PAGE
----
Twitter Demographics

The data shown below were collected from the profiles of 18 tweeters who shared this research output. Click here to find out more about how the information was compiled.

Mendeley readers

The data shown below were compiled from readership statistics for 2 Mendeley readers of this research output. Click here to see the associated Mendeley record.

Geographical breakdown

Country Count As %
Unknown 2 100%

Demographic breakdown

Readers by professional status Count As %
Student > Bachelor 1 50%
Student > Postgraduate 1 50%
Readers by discipline Count As %
Pharmacology, Toxicology and Pharmaceutical Science 1 50%
Medicine and Dentistry 1 50%

Attention Score in Context

This research output has an Altmetric Attention Score of 15. This is our high-level measure of the quality and quantity of online attention that it has received. This Attention Score, as well as the ranking and number of research outputs shown below, was calculated when the research output was last mentioned on 24 March 2017.
All research outputs
#1,064,624
of 13,560,065 outputs
Outputs from Cochrane database of systematic reviews
#3,221
of 10,632 outputs
Outputs of similar age
#22,779
of 230,413 outputs
Outputs of similar age from Cochrane database of systematic reviews
#90
of 257 outputs
Altmetric has tracked 13,560,065 research outputs across all sources so far. Compared to these this one has done particularly well and is in the 92nd percentile: it's in the top 10% of all research outputs ever tracked by Altmetric.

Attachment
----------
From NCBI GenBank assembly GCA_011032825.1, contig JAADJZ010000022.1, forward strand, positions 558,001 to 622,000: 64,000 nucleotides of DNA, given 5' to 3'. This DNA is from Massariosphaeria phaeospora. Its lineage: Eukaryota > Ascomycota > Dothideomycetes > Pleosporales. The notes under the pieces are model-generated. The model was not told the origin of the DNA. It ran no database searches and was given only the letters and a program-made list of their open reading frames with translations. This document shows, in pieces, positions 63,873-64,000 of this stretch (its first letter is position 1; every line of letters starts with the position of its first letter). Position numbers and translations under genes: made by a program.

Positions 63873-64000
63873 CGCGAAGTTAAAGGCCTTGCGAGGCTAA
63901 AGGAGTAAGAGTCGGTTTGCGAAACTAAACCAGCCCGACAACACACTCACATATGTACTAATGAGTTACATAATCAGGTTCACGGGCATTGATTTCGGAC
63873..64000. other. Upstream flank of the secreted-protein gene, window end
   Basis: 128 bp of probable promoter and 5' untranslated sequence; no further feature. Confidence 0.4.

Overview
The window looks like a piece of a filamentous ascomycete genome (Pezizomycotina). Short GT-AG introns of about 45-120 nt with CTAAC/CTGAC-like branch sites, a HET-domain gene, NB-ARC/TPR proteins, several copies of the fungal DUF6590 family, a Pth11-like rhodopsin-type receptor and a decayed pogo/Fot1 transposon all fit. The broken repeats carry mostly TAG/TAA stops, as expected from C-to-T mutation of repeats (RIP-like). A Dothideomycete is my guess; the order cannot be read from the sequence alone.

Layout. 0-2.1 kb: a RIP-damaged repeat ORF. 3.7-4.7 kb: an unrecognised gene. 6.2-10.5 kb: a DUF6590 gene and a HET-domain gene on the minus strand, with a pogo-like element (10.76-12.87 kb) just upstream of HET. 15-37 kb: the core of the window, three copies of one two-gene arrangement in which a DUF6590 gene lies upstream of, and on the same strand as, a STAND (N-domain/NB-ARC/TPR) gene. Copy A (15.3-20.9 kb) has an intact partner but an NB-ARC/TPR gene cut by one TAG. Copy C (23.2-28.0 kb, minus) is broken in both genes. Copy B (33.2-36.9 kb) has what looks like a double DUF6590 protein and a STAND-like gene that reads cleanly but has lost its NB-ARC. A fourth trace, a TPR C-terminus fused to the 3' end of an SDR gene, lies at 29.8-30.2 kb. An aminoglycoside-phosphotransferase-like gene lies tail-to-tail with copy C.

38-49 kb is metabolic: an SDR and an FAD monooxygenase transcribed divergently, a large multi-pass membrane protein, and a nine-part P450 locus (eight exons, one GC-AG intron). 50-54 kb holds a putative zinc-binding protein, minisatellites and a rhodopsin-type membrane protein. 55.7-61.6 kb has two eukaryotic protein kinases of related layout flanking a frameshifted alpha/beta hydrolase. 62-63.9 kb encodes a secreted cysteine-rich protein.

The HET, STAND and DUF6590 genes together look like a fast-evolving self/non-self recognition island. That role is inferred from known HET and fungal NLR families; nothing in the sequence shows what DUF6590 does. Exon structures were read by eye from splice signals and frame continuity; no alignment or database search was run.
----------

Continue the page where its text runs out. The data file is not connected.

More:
So far Altmetric has tracked 10,632 research outputs from this source. They typically receive a lot more attention than average, with a mean Attention Score of 21.1. This one has gotten more attention than average, scoring higher than 69% of its peers.
Older research outputs will score higher simply because they've had more time to accumulate mentions. To account for age we can compare this Altmetric Attention Score to the 230,413 tracked outputs that were published within six weeks on either side of this one in any source. This one has done particularly well, scoring higher than 90% of its contemporaries.
We're also able to compare this research output to 257 others from the same source and published within six weeks on either side of this one. This one has gotten more attention than average, scoring higher than 64% of its contemporaries.